How many marks do I need to pass the QTS Numeracy professional skills test?

This is one of the most common questions I get asked, along with “how many marks do I need to pick up in the mental arithmetic test”? You may have heard the official pass mark was raised from 60% to 63% in 2012 — or been told the difficulty level differs between tests depending on which question set you are allocated, so the computer automatically adjusts the pass mark to compensate. Which is true?

Confusingly, both! The 63% pass mark means you need to get 18 out of 28 questions completely correct — there are no marks for working, or half-marks for partially correct answers. Put another way, you can afford ten mistakes.

However, that pass mark only refers to the “specification test” that is used as a baseline to assess how hard it should be to pass QTS Numeracy. The test you sit may not have a pass mark of 18. Do not try counting how many wrong answers you have given. Do not give up if you feel you have made more than ten mistakes! If you are sitting an unusually hard paper, your 12 mistakes may be equivalent to making 8 mistakes on the specification paper, so you can still pass.

Many of my clients have been pleasantly surprised to pass given the number of mistakes they thought they’d made, which vindicates them for trying hard until the end. Other people have come to me for help saying they failed their first attempt, having stopped trying after the mental once they felt they “couldn’t pass”. Don’t do it, just keep going!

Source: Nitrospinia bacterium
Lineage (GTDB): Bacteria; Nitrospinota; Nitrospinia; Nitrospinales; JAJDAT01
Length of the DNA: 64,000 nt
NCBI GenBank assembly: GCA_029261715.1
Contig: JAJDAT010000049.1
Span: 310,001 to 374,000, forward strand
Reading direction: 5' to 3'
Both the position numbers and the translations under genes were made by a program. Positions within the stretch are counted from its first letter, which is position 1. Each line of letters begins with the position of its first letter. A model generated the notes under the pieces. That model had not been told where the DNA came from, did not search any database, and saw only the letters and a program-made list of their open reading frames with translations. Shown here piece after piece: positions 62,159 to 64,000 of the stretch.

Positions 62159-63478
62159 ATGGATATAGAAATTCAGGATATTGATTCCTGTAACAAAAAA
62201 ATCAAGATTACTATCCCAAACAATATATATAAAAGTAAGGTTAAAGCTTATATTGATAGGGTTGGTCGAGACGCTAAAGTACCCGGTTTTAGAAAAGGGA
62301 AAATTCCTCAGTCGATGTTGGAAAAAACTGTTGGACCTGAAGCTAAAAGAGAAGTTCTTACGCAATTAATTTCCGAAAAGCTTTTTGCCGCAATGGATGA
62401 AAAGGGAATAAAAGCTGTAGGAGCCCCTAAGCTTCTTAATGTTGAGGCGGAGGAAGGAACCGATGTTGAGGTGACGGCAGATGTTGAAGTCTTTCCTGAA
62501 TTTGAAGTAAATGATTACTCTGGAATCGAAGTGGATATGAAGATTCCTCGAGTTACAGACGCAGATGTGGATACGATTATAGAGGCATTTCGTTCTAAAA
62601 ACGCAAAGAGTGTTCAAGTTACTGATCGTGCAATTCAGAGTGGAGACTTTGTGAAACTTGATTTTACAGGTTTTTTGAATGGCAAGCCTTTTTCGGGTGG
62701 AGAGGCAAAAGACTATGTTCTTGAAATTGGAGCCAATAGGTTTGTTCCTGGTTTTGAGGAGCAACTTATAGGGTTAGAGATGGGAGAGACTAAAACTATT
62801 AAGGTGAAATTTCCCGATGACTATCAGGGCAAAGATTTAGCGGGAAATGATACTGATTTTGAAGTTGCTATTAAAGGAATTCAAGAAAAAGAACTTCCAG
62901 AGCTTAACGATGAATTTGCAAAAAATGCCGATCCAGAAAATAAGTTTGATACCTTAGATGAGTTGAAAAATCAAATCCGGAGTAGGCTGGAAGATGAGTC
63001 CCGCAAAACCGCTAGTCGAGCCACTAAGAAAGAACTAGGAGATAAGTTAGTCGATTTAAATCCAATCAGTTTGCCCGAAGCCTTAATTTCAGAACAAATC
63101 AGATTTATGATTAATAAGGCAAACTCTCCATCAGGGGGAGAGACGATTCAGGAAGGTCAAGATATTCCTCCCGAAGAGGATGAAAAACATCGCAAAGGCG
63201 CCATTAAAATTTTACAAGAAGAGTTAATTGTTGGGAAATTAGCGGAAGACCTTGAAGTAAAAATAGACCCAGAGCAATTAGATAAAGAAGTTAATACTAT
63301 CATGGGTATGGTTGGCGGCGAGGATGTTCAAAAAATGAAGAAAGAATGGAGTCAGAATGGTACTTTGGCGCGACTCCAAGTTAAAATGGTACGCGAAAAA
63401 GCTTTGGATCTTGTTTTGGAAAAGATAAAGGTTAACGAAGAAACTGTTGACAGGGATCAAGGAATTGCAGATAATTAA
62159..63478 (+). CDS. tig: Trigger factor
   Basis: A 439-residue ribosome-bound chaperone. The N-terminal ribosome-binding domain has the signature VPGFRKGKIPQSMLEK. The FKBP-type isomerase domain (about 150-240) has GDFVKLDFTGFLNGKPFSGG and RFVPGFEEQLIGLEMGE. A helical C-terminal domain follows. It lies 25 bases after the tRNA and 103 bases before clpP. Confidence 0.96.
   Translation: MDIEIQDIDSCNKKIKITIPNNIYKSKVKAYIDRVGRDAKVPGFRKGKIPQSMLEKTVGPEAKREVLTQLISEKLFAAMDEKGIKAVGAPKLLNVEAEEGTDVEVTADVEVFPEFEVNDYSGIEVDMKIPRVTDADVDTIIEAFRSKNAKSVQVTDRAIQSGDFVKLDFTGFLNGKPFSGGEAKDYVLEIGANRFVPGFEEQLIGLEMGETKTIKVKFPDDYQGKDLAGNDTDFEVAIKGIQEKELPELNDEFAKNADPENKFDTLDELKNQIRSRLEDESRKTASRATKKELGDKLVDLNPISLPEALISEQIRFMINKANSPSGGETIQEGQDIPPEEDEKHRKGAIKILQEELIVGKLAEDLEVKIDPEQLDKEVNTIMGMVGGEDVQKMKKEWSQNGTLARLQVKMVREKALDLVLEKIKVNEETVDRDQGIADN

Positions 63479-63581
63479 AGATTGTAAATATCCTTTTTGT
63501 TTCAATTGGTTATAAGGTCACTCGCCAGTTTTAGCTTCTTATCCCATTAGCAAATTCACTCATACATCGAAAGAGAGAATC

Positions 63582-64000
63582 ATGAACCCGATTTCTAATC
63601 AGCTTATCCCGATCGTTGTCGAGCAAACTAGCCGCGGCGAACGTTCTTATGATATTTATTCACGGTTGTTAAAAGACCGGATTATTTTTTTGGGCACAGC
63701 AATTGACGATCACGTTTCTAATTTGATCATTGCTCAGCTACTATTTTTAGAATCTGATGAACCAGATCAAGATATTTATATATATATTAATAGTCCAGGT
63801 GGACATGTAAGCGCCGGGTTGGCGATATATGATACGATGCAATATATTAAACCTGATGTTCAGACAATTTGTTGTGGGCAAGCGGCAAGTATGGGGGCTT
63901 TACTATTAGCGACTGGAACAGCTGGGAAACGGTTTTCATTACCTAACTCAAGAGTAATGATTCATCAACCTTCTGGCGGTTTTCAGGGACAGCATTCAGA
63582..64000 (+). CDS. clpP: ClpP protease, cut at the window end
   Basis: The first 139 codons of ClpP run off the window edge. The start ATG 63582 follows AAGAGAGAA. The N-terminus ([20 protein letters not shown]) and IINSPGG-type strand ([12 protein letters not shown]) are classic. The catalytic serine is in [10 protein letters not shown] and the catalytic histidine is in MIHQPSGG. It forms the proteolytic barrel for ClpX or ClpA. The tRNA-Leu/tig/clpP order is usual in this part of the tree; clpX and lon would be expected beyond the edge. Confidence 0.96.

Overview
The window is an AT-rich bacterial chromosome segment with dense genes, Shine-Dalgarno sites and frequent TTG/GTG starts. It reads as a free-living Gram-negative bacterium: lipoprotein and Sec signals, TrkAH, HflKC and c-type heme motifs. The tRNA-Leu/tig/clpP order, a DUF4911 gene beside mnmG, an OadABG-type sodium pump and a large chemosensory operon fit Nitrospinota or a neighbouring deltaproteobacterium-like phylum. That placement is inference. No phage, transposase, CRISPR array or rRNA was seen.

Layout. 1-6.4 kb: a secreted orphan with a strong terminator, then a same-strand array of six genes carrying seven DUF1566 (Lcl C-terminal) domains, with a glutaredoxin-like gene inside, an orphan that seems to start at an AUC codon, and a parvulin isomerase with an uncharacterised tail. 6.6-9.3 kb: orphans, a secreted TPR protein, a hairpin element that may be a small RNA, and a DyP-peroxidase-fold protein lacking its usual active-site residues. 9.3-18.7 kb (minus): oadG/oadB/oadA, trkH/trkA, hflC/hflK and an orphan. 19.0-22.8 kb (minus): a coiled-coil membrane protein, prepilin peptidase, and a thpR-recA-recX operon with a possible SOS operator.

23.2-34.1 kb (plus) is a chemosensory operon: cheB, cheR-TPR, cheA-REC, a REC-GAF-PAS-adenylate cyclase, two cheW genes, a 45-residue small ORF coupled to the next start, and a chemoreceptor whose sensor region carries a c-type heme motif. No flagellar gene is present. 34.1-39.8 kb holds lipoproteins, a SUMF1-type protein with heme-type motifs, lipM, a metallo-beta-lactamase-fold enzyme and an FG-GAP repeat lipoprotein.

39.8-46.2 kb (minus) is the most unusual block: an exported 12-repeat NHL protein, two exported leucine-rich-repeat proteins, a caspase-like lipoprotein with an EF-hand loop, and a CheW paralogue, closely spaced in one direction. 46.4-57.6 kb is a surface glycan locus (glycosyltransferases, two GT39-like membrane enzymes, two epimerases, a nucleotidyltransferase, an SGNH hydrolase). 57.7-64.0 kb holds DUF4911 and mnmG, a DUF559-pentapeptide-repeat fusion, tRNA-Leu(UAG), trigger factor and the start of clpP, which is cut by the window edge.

So what use is this mythical “18 out of 28”? Firstly, it gives you a target when trying the practice tests online. One of my strongest recommendations is not to take your actual test until you can pass the practice with a “safety margin” to spare — perhaps 20 or 21 marks. (Read the rest of my top 10 tips for passing QTS Numeracy here.)

Secondly, we can use it as a guide to see how well you need to do in the mental arithmetic (out of 12) compared to the on-screen questions on written arithmetic and data (out of 16).

This assumes 18 marks are required to pass overall; the pass mark on your exam is likely to be similar but not identical, so these figures are only approximate. However, it is clear that a poor mental arithmetic mark makes passing very difficult, because it leaves you chasing a high percentage on the on-screen questions. Even if mental arithmetic is your weakest area and you think you can make up for it on the data questions, try to do enough practice and preparation for you to score above half marks in the mental! This makes the challenge for you on the on-screen section much more accessible.